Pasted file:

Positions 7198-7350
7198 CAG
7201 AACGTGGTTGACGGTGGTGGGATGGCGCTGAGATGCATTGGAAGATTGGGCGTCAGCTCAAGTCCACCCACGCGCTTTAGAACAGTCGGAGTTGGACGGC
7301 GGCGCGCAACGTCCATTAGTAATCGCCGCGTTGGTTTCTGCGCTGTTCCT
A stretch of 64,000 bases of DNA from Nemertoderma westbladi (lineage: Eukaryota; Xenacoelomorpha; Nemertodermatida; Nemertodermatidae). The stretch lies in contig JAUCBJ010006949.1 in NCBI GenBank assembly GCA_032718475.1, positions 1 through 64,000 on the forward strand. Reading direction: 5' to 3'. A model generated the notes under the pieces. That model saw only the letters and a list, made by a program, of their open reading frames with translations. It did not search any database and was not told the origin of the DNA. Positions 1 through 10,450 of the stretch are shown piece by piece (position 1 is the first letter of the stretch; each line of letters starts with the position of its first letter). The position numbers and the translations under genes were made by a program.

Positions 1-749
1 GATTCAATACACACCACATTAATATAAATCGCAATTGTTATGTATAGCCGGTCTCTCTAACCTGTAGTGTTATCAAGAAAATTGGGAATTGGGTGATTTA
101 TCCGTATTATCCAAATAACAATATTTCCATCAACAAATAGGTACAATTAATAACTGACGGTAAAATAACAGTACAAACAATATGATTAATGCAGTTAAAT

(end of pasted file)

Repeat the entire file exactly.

Positions 7198-7350
7198 CAG
7201 AACGTGGTTGACGGTGGTGGGATGGCGCTGAGATGCATTGGAAGATTGGGCGTCAGCTCAAGTCCACCCACGCGCTTTAGAACAGTCGGAGTTGGACGGC
7301 GGCGCGCAACGTCCATTAGTAATCGCCGCGTTGGTTTCTGCGCTGTTCCT
A stretch of 64,000 bases of DNA from Nemertoderma westbladi (lineage: Eukaryota; Xenacoelomorpha; Nemertodermatida; Nemertodermatidae). The stretch lies in contig JAUCBJ010006949.1 in NCBI GenBank assembly GCA_032718475.1, positions 1 through 64,000 on the forward strand. Reading direction: 5' to 3'. A model generated the notes under the pieces. That model saw only the letters and a list, made by a program, of their open reading frames with translations. It did not search any database and was not told the origin of the DNA. Positions 1 through 10,450 of the stretch are shown piece by piece (position 1 is the first letter of the stretch; each line of letters starts with the position of its first letter). The position numbers and the translations under genes were made by a program.

Positions 1-749
1 GATTCAATACACACCACATTAATATAAATCGCAATTGTTATGTATAGCCGGTCTCTCTAACCTGTAGTGTTATCAAGAAAATTGGGAATTGGGTGATTTA
101 TCCGTATTATCCAAATAACAATATTTCCATCAACAAATAGGTACAATTAATAACTGACGGTAAAATAACAGTACAAACAATATGATTAATGCAGTTAAAT